The announcement is part of Facebook's ambitious plan, unveiled in September, to become an entertainment hub for its users, an online touchstone for discovering new bands, watching the latest viral videos, finding local concerts, and organizing friends for a night out on the town.

That extension, from online socializing to real-world get-togethers, is what live entertainment companies such as Ticketmaster and ScoreBig want to capitalize on. 

"Today’s launch marks a new frontier for fans of live events," said Adam Kanner, chief executive of ScoreBig, an online name-your-bid ticketing company based in Hollywood. "Our members and their Facebook friends will now have a much more robust experience discovering live events.” 

Ticketmaster also has high hopes for its Facebook storefront. Already, the company is among the world’s largest e-commerce sites, selling billions of dollars worth of tickets through its online platform each year. But the Beverly Hills ticketing giant thinks it can do even better by leveraging social media to get people to go out more.

Its Facebook application, for example, looks at each user's list of favorite bands or genre of music, as well as their approximate location, to recommend upcoming concerts in their area.

"We can use that data to make targeted recommendations about what people want to go see," said Kip Levin, Ticketmaster's executive vice president of e-commerce. Levin and other ticketing industry executives estimate that about half of concert seats go empty simply because fans weren't aware the bands were in town.

"It’s really about focusing on the online fan experience and making it easier for them to learn when their favorite band is coming to town, organize with their friends and paying for it," Levin said.

Media analysts say the move to social networks is a no-brainer for companies such as Ticketmaster.

"In any business, when you can take your business directly to where 800 million people are already congregating, it’s a good move," said James McQuivey, a senior analyst at Forrester Research in Cambridge, Mass.

The shift to social media carries a risk for Ticketmaster, whose brand is among the most reviled among consumers. Its young, charismatic chief executive, Nathan Hubbard, said at a San Francisco conference in November: "People want to eat my kids, they're so angry." 

But Hubbard is forging ahead, putting the company out on Twitter and Facebook in hopes of repairing its reputation and winning over customers.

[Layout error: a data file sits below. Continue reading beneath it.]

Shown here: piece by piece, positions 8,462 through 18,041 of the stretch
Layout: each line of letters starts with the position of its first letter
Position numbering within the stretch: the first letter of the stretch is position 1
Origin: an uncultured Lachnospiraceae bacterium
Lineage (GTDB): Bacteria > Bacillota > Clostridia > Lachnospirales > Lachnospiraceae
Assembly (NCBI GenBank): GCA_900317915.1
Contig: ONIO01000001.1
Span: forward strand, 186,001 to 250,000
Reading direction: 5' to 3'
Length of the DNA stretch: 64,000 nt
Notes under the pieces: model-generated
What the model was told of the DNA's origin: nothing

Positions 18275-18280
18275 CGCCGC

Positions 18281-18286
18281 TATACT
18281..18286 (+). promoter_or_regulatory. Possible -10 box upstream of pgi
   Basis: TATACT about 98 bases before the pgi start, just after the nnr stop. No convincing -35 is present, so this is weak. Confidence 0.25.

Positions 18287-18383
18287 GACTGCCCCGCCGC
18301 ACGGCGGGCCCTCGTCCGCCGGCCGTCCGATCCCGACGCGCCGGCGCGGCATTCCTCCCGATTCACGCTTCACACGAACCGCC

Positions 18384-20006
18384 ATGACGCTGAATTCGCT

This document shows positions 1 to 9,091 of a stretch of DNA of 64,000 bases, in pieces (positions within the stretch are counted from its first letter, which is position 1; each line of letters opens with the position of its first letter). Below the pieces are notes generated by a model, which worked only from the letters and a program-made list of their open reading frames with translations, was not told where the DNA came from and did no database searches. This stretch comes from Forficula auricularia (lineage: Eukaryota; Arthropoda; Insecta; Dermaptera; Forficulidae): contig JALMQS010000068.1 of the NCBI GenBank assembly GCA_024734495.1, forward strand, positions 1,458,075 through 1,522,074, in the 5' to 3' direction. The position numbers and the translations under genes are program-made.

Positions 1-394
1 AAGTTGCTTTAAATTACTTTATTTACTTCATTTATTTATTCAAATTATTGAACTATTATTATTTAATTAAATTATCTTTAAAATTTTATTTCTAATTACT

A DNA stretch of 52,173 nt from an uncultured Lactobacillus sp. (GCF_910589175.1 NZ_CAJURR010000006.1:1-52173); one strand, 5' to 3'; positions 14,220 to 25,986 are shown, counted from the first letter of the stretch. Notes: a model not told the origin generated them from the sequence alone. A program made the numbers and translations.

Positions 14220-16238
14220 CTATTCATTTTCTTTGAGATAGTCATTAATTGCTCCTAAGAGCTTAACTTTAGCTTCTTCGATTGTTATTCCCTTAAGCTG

"People say they hate a lot of things -- advertising, arrogant newspaper reporters and Ticketmaster," McQuivey said. "But the fact is, they still need and value those things. Ticketmaster doesn’t need to win your hearts. They just need to win your mouse clicks." 

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Ticketmaster CEO to get 20% pay raise, $2 million sign-on bonus

Nathan HubbardNathan Hubbard, the chief executive of Ticketmaster, has scored a 20% pay raise, along with a $2-million "retention bonus" for extending his contract with the company's Beverly Hills owner, Live Nation Entertainment Inc.

Starting Jan. 1, Hubbard, 36, will see his base salary go from $626,000 to $750,000 a year, Live Nation disclosed Friday in filings with the Securities and Exchange Commission. In addition, Hubbard's annual bonus will go up from $637,900 in 2010 to as much as $937,500.

Live Nation also sweetened the contract by agreeing to give Hubbard up to 200,000 shares in the company, which would be doled out over the next three years. Those Live Nation shares would be worth more than $1.8 million at Friday's closing price of $9.09.

In return, the young executive agreed to stay at Ticketmaster until the end of 2015.

Hubbard caught some heat earlier this year, along with other top Live Nation executives, when the company disclosed that his total compensation was worth $5.7 million for 2010, a year when Live Nation posted a loss of $228.4 million on $5 billion in revenue.

The company is angling for better results this year by being more conservative with ticket prices and concert touring schedules. In the quarter ended June 30, Live Nation reversed its losses with a $13.3-million profit.

But the results of the summer concert season, which make up the bulk of Live Nation's business, have yet to be reported.